When she climbed into Larry Singleton’s blue van on Sept. 29, 1978, Mary Vincent was a fresh-faced, dark-haired kid who was growing up too quickly. Raised in fast-and-loose Las Vegas—where mother Lucy was a casino dealer and father Herb a gambling-machine repairman—she had frustrated her strict parents by cutting classes, wearing makeup and running away from home. Part of that summer had been spent in Sausalito, Calif., where she lived with her boyfriend in his car; when he was arrested for allegedly raping a high school girl, Mary had gone back on the road—taking refuge, at times, with an uncle in the small village of Soquel, Calif. She said goodbye to her uncle that morning and later decided to hitchhike the 400 or so miles south to Corona, Calif., where her grandfather lived.

The driver who picked her up in Berkeley, Calif., that torpid afternoon was a balding, middle-age man whose blue jumpsuit was stretched over a generous beer paunch. A merchant seaman, Larry Singleton was a heavy drinker who had been convicted of contributing to the delinquency of a minor. Mild-tempered enough when he was sober, he turned into a vengeful Mr. Hyde when he’d had enough to drink. He had spent much of his time on the high seas, and his episodic family life was marked by frustration: After a divorce from his wife Shirley in 1971, hewed Mary Collins, a nurse, in 1976. Although the two would remain friends, their marriage fell apart after just two years. At the beginning of the summer, Larry had quarreled fiercely with daughter Debra—a defiant teenager who resisted his attempts at discipline—and he was still distraught. “He just didn’t seem to find any sense in living,” his ex-wife would say later. Mary’s account of what happened after she met Singleton is taken from information she later gave to law enforcement officers. Telling the young hitchhiker he was actually headed to Reno, he promised to make an improbable detour and drop her in Los Angeles. Blithely settling in for the ride, Mary pulled out a cigarette; the smoke made her sneeze, and she felt a hand on the back of her neck. “Let’s see if you’re sick,” Singleton said, pulling her toward him. Irritated at being hit on so soon and so crudely, she jerked away and settled against the door out of his reach.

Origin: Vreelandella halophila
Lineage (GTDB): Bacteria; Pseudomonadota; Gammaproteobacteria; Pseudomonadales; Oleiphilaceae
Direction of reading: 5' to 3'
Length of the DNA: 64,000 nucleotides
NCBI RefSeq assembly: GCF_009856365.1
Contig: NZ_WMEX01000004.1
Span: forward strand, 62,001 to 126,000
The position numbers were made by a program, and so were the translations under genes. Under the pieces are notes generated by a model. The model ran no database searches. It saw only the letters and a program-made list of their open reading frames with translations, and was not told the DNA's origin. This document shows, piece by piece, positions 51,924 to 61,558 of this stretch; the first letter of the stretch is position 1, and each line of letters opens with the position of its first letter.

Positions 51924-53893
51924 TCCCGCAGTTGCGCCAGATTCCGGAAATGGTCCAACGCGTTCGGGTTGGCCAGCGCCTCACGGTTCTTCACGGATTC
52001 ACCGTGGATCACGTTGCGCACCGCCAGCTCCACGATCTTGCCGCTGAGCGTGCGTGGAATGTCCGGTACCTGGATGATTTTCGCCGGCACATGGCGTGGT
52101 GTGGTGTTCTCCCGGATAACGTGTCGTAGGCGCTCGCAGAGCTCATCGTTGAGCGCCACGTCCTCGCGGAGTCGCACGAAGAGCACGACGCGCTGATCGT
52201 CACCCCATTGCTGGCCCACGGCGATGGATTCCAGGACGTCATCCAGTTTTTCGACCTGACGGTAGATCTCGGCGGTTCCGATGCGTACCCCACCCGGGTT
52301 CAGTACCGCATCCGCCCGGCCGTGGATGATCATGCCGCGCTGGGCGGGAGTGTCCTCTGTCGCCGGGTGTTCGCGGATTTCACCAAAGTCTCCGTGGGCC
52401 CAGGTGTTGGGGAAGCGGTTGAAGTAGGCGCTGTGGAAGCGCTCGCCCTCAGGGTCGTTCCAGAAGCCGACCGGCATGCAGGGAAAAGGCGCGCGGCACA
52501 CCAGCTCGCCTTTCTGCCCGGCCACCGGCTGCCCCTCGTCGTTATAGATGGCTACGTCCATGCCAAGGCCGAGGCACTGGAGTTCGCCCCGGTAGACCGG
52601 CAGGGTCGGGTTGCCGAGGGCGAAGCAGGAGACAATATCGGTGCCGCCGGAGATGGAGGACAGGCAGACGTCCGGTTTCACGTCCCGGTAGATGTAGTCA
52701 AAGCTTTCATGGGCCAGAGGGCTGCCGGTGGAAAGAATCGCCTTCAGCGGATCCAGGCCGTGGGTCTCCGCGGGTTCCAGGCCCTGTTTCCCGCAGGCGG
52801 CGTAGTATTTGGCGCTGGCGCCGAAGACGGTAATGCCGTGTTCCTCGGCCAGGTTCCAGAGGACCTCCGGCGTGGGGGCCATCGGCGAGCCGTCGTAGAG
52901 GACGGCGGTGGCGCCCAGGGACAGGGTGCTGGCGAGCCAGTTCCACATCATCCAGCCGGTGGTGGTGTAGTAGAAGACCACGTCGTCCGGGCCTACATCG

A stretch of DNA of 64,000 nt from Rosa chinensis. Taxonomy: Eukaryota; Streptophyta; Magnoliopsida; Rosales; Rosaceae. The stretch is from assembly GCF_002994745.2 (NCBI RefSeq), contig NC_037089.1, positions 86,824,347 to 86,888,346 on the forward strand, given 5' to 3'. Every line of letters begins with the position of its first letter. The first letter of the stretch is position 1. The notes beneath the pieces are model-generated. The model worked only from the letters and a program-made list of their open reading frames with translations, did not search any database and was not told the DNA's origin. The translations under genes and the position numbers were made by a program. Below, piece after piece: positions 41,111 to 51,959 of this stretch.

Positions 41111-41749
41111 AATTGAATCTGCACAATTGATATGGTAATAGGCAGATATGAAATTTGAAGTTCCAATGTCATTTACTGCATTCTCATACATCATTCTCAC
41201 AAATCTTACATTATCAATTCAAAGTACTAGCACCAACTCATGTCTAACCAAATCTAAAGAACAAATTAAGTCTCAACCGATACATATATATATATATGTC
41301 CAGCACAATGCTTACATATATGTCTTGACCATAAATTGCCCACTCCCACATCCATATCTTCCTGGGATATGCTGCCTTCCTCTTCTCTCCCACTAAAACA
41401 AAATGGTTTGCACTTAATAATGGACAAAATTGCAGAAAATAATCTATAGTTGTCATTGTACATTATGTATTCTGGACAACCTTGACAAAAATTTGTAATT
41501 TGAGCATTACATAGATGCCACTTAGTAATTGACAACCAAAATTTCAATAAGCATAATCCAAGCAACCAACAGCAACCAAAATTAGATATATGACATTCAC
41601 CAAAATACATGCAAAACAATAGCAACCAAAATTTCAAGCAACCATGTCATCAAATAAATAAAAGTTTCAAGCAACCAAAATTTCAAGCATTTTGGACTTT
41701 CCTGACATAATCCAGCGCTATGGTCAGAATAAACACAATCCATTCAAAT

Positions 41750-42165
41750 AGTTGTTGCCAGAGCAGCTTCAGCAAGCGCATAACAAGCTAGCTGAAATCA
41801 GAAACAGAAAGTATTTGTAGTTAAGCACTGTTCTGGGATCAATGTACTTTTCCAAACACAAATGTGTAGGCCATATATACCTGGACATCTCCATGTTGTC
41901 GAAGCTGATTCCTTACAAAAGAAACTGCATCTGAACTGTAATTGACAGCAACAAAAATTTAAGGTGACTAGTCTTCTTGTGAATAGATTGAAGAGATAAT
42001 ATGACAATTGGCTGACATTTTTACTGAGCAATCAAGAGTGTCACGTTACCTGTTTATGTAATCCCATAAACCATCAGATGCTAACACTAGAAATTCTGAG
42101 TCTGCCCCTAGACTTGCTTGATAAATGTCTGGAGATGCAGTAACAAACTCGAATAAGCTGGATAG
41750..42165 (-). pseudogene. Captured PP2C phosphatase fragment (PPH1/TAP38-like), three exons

A runaway with street smarts might have been alarmed, but for all of her wanderings, Mary was dangerously naive. Singleton told her he wanted to stop at his house near San Francisco to pick up some laundry; she agreed to help him tote the bundles to the van, and, although he began drinking from a milk carton filled with liquor as soon as they were back on the road, she trustingly fell asleep.